[The Samaritan] came to him and bandaged up his wounds, pouring oil and wine on them; and he put him on his own beast, and brought him to an inn and took care of him. On the next day he took out two denarii and gave them to the innkeeper and said, “Take care of him; and whatever more you spend, when I return I will repay you.”
In the parable of the good Samaritan, the contrast between the Samaritan and the religious leaders is striking. You see, the two religious leaders in the story represent the lawyer. They, too, wanted to restrict the meaning of neighbor so they could meet that standard. But not the Samaritan. He refused to restrict the meaning of neighbor. He expanded it like Jesus did.
Unlike the religious leaders, the Samaritan did not allow legalism to limit his love. That is, he didn’t concoct his own system of religion that would keep him from ministering to a person who was different than he was. He didn’t use his own prejudice as an excuse for not ministering to someone who had been left for dead. And we need to be careful that we don’t do that either. It’s very easy to be pious and come up with all of these excuses why we don’t want to minister to people who are different than we are. Let’s never allow legalism, some artificial standard, to limit our love for people.
Second, notice that the Samaritan didn’t allow race or religion to limit his concern. He could have said to the injured man, “I would like to help you, but we have a different ethnicity. You are a full-blooded Jew, and I’m only a half-Jew.” Or he could have said, “I would like to help you but we have different doctrine. We’re not in the same denomination. You full-blooded Jews believe Jerusalem is the right place to worship. We Samaritans believe Mount Gerizim is the right place to worship. Somebody of your own kind ought to help you.” But this Samaritan refused to allow race or religion to limit his concern. And the same should be true for us. We should not limit our concern to people who look like or believe like us. We are commanded to reach everyone. You know in heaven, not everyone is going to have the same skin color. They’re not going to be from the same economic background or have the same IQ. But what they have in common is their love for Jesus Christ. And I believe the local church ought to be a slice of what heaven is. We should never allow race or religion to limit the people we reach.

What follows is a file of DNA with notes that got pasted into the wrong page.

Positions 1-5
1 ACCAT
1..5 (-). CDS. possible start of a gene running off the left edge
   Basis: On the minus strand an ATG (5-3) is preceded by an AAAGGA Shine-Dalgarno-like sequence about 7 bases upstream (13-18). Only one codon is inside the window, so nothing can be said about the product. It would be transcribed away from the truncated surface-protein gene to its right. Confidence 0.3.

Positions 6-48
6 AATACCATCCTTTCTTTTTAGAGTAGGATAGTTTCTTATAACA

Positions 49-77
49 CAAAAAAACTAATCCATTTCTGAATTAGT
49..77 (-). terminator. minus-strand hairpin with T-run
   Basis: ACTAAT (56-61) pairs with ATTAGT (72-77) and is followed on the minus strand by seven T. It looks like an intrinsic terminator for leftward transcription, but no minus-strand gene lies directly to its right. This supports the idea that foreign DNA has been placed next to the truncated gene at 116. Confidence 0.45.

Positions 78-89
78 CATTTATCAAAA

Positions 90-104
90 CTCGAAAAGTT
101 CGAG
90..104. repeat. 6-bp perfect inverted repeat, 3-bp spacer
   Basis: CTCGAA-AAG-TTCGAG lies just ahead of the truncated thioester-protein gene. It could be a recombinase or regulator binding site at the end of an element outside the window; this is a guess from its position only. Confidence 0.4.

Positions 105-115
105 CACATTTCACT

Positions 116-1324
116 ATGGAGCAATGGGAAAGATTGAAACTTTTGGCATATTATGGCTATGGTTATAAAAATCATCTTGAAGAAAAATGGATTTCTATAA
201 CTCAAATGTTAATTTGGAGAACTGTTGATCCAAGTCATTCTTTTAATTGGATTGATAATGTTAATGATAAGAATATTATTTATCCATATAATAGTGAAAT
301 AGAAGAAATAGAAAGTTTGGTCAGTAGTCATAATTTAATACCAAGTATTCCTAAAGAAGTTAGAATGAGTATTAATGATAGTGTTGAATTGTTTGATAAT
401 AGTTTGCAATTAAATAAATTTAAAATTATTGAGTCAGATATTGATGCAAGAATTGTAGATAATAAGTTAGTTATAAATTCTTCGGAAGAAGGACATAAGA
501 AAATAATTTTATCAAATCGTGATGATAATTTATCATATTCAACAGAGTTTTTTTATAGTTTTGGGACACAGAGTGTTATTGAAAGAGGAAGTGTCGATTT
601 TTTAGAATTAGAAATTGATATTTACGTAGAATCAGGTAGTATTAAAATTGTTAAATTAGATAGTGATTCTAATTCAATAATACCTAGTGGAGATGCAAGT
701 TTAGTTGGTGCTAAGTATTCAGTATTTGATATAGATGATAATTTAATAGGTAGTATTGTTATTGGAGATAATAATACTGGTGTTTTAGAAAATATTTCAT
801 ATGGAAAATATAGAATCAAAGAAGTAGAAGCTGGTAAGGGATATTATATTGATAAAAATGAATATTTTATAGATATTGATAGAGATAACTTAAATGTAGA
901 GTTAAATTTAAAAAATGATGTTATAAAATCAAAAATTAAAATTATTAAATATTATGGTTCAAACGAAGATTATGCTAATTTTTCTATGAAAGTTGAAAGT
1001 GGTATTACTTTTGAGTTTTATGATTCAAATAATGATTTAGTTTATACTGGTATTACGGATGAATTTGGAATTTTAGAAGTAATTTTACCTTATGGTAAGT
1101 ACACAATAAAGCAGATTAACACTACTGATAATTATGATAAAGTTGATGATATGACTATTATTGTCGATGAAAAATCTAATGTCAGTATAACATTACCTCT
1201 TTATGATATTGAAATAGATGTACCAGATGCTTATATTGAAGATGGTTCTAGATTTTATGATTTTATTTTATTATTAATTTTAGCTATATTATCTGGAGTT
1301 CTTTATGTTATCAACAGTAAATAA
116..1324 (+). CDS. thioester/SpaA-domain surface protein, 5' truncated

Third, the Samaritan refused to allow inconvenience to limit his sacrifice. Notice that this Samaritan was on a journey. He was not just riding around on his donkey looking for something to do! He was a wealthy man, so he was probably conducting important business. But he was willing to sacrifice his schedule to meet someone’s real need. What do we have on our calendar that is so important we can’t stop and help someone in need? You know, many of Jesus’ miracles were interruptions in His schedule. Jesus was on His way someplace else when he stopped and healed the man who had been blind since birth. It was while Jesus was on His way to do something important that He stopped and healed the woman with the issue of blood. Jesus was in the middle of a sermon when a paralytic was lowered down from the ceiling. Jesus stopped, healed him, and gave one of His greatest messages on forgiveness. We should never allow personal inconvenience to limit our sacrifice.
In the parable of the good Samaritan, the Samaritan was willing to stop for no other reason than he had compassion for the injured man. He did not allow race, religion, personal inconvenience, or legalism to limit his love for a stranger.
Today’s devotion is excerpted from “A Stranger in Need Meets a Neighbor in Deed” by Dr. Robert Jeffress, 2008.
Scripture taken from the NEW AMERICAN STANDARD BIBLE®, Copyright © 1960,1962,1963,1968,1971,1972,1973,1975,1977,1995 by The Lockman Foundation. Used by permission.